NPR stories about Book Reviews
May 15, 2013 After six years, author Walter Mosley breathes life back into his detective hero Easy Rawlins — thought dead after crashing his car off a cliff. Easy embarks on another case, but as the lines blur between death and dying, he may discover answers to questions he hadn't thought to ask.
May 14, 2013 Benjamin Percy's new literary werewolf novel, Red Moon, is packed with vivid, gory-lush description and heavy allegory about a world where "lycans" are a persecuted minority. But reviewer Nick Mancusi says the book gives short shrift to character development.
May 13, 2013 Albert Camus' Algerian Chronicles, finally available in translation, collects essays, columns and speeches from the writer's days as a young journalist. Camus was criticized for his moderate approach to the French-Algerian war, but reviewer Jason Farrago says Chronicles is a guide to "how to be just in a difficult world."
May 12, 2013 Andrzej Szczypiorski's The Beautiful Mrs. Seidenman is a book set in Nazi-occupied Warsaw. Author Courtney Angela Brkic says reading it helped her understand her father, whose family had lived through the second world war.
May 9, 2013 Lucas Mann's Class A combines baseball and sociology in this chronicle of a farm team from a fading Iowa factory town. Reviewer Heller McAlpin says Mann "uses the full tool kit of literary nonfiction" in a book that "encompasses nostalgia, hope and failure."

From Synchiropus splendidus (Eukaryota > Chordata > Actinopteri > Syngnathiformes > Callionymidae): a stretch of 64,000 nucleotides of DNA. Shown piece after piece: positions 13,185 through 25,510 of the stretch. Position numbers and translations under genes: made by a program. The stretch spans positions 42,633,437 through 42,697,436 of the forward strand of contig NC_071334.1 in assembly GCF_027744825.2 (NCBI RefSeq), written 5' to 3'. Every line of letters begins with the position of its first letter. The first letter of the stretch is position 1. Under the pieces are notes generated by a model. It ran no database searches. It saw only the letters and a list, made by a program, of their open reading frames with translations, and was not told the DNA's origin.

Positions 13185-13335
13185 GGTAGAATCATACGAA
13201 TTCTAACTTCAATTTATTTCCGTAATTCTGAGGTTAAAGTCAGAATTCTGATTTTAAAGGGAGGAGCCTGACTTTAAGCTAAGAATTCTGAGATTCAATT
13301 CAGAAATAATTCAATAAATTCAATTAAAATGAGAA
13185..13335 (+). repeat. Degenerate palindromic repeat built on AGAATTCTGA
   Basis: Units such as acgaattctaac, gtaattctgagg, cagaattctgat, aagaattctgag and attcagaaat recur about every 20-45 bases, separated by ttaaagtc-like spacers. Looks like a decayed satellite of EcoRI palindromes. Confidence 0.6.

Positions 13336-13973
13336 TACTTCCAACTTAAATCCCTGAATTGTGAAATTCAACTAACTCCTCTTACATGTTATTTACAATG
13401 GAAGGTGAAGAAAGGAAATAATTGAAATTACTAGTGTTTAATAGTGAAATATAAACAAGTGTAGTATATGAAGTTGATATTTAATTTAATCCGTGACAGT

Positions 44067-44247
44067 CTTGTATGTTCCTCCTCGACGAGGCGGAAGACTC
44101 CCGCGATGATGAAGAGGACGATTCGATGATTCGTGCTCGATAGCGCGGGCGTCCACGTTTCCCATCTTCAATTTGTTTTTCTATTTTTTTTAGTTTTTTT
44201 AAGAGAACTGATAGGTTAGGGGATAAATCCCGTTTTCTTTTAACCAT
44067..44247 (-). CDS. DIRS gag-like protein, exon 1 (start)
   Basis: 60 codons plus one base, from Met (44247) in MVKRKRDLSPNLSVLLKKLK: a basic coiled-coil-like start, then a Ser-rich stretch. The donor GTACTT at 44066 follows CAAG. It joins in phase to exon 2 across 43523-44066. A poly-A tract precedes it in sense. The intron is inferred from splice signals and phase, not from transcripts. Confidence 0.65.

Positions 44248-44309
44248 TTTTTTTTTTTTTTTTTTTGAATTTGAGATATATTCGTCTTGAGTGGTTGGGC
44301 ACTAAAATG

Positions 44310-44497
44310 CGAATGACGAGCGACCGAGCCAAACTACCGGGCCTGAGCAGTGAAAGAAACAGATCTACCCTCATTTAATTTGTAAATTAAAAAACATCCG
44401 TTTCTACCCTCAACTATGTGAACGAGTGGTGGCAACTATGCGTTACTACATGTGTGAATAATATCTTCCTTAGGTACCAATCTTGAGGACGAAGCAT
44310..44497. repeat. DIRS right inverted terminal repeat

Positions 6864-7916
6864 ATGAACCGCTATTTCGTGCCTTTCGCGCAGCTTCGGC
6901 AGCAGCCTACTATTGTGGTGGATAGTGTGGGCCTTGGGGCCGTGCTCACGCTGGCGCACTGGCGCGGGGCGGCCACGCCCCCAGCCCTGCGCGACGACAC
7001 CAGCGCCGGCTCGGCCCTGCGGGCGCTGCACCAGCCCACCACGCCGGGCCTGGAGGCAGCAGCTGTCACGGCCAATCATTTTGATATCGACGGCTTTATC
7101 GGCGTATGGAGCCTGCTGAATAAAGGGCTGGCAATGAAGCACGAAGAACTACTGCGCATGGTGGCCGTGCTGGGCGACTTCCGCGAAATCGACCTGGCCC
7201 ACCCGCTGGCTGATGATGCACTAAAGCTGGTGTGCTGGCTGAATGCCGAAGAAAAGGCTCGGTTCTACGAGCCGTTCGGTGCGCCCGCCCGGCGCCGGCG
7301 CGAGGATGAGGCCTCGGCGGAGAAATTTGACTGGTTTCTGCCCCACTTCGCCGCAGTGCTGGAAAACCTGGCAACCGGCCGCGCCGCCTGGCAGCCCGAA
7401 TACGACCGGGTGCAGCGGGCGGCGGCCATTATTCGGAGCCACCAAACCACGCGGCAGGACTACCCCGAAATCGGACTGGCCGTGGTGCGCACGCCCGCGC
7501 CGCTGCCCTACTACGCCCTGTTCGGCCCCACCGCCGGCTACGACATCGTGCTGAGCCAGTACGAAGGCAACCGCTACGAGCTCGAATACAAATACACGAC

May 8, 2013 In the multilayered graphic novel Red Handed, an ace detective solves a series of odd and seemingly unrelated crimes, only to find that they're all part of a grand design. Critic Glen Weldon admires artist Matt Kindt's mastery of the comics medium.
May 7, 2013 Full of sex, intrigue and clues based on Victorian poetry, Elanor Dymott's Every Contact Leaves a Trace is a literary mystery about a murder at Oxford University. This tale of a clueless husband who discovers his wife's true nature too late reminds critic Maureen Corrigan a little of Gone Girl.
May 6, 2013 Anthony Marra's debut novel, A Constellation of Vital Phenomena, takes place in war-torn Chechnya — a world of perpetual violence, fear and exploding land mines. But reviewer Meg Wolitzer says the characters are so vivid and the language so brilliant you want to stay there.
May 6, 2013 The latest novel from three-time National Book Award finalist Gail Godwin takes inspiration from Henry James' The Turn of the Screw. Both stories take place in isolated old houses, and both revolve around mental contests between a governess character and her young charge.
May 5, 2013 Ahmadou Kourouma's Allah Is Not Obliged recounts the story of a child soldier in Liberia. Author A. Igoni Barrett says in this book, horror and humor become bedfellows, making for a heartbreaking yet laughter-filled read.
May 4, 2013 Comedian Marc Maron just released his newest book, Attempting Normal, and his TV show Maron premiered on IFC this month. He still found time to speak with NPR's Molly Hart about learning from heartbreak, not wanting to be alone, and stealing from Whole Foods.
May 2, 2013 Time is special. How we see it helps determine how we see the rest of the Universe. Physicist Lee Smolin has a new book out that says we've been looking at time the wrong way. Adam Frank digs in and offers his own perspective on Smolin's argument.
May 2, 2013 A girl with the soul of a bird finds her wings in Audrey Niffenegger's haunting Raven Girl. The author of The Time Traveler's Wife illustrates this slight volume with her own moody etchings.